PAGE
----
Assessing future infrastructure development needs often requires a multi-sector perspective. For example, rapid population growth or an increase in liquified natural gas (LNG) exports could lead to increasing natural gas demands, while rapid shifts to renewable energy generation could suppress demand, and these effects would vary by region. In this study, researchers evaluated U.S. natural gas infrastructure investment needs across a range of future scenarios by coupling a global human-Earth system model with state-level detail in the United States (GCAM-USA) to a natural gas sector infrastructure investment model with updated data on the newest pipelines in North America (NANGAM). The team explored five future socioeconomic scenarios that resulted in a range of different domestic and international natural gas demand patterns. They found that existing domestic pipeline infrastructure is insufficient to satisfy increasing demand for natural gas in all five scenarios, implying that investments in additional pipeline capacity will be required. However, this result varied by region and by scenario. For example, the existing pipeline infrastructure in the Pacific region was sufficient to meet demand in a scenario with lower natural gas demands, but not in higher demand scenarios, while the mid-Atlantic region generally emerged as a new natural gas supply hub across all five scenarios. These results demonstrate the value of coupling multi-sector human-Earth system models with detailed sectoral models to illuminate complex system dynamics that can be used to inform decision making.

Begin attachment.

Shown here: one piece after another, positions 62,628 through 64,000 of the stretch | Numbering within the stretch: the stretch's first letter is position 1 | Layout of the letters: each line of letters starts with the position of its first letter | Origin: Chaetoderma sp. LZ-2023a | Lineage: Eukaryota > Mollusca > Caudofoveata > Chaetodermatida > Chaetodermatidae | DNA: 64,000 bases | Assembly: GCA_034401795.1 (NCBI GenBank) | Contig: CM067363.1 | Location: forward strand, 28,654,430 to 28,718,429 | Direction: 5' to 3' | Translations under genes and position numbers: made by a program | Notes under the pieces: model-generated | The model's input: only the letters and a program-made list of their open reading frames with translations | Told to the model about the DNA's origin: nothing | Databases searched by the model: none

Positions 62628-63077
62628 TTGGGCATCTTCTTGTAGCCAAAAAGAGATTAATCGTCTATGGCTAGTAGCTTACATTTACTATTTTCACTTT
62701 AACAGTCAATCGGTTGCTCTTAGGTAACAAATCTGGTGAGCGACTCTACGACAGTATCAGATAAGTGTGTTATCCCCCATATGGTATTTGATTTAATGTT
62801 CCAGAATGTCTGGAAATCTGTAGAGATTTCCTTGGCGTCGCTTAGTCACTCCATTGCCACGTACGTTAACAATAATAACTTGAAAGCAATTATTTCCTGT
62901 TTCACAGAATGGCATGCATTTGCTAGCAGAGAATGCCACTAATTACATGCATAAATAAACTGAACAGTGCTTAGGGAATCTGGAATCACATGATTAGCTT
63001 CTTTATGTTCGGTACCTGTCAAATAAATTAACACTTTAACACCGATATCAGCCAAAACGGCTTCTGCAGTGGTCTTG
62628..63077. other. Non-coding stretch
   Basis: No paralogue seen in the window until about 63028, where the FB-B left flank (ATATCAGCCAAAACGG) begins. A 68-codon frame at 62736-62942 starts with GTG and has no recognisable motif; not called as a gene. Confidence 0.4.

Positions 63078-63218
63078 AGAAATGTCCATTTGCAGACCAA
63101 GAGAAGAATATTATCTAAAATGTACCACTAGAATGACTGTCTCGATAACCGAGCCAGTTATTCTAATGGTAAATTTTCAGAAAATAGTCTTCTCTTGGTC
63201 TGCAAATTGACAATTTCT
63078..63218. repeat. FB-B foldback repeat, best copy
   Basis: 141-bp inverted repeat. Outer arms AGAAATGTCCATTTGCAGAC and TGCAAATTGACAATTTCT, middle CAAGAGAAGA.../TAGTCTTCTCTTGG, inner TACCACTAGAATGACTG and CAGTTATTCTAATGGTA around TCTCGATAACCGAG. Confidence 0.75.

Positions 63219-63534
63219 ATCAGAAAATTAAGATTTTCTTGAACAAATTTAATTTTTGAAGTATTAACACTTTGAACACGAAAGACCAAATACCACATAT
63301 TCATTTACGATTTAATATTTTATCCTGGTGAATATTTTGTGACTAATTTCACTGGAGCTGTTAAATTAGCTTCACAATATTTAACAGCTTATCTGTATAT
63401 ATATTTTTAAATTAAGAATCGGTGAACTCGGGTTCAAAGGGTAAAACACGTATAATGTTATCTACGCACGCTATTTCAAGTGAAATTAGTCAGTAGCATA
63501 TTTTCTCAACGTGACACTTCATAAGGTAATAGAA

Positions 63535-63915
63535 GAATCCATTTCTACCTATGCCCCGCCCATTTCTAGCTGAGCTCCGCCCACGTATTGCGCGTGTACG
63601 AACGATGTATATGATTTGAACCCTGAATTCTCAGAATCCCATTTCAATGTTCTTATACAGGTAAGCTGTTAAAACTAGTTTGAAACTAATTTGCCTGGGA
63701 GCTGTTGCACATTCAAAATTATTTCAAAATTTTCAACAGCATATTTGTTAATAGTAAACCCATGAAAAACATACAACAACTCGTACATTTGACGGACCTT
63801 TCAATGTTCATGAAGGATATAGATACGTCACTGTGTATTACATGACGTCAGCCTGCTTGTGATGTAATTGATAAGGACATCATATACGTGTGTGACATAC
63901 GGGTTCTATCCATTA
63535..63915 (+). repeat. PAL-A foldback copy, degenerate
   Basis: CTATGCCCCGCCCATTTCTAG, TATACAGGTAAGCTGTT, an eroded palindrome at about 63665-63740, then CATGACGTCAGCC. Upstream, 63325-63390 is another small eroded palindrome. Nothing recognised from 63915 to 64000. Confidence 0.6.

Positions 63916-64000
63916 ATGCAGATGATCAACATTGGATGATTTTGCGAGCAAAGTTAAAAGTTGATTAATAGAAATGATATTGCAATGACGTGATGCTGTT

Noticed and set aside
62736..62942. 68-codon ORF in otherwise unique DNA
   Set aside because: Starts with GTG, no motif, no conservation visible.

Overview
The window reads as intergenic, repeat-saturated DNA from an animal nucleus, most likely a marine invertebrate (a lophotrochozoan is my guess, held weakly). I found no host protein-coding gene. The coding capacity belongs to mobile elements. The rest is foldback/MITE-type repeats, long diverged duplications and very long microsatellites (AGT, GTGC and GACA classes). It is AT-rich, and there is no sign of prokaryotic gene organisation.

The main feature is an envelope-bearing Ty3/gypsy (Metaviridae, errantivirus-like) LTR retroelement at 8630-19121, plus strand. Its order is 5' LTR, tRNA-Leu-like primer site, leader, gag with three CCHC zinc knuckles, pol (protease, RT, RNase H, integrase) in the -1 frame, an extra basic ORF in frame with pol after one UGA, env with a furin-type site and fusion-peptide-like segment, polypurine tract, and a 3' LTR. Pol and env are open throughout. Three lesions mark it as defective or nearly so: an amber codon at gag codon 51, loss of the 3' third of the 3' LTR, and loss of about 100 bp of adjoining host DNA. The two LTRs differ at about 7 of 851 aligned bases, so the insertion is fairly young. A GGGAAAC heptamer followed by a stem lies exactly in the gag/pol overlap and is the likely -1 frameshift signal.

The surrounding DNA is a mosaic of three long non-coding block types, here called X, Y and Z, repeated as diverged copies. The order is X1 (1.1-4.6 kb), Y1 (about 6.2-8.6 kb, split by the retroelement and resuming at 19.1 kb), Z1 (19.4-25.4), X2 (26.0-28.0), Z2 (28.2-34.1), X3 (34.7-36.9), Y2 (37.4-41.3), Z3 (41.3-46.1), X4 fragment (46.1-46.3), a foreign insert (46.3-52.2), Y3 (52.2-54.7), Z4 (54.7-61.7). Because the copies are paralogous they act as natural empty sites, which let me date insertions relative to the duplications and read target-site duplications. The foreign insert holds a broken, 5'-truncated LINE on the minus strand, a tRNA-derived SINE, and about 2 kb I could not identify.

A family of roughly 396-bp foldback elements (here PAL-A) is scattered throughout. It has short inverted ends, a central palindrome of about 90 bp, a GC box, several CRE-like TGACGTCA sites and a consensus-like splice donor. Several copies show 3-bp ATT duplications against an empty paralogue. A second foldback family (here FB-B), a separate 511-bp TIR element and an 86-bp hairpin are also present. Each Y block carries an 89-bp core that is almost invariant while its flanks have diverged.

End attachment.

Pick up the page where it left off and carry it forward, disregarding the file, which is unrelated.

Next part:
Contacts (BER PM)
Bob Vallario
Multisector Dynamics, Earth and Environmental Systems Modeling
Bob.Vallario@science.doe.gov

(PNNL Contact)
Gokul Iyer
Pacific Northwest National Laboratory
Gokul.Iyer@pnnl.gov

Ian Kraucunas
Pacific Northwest National Laboratory
Ian.Kraucunas@pnnl.gov

Funding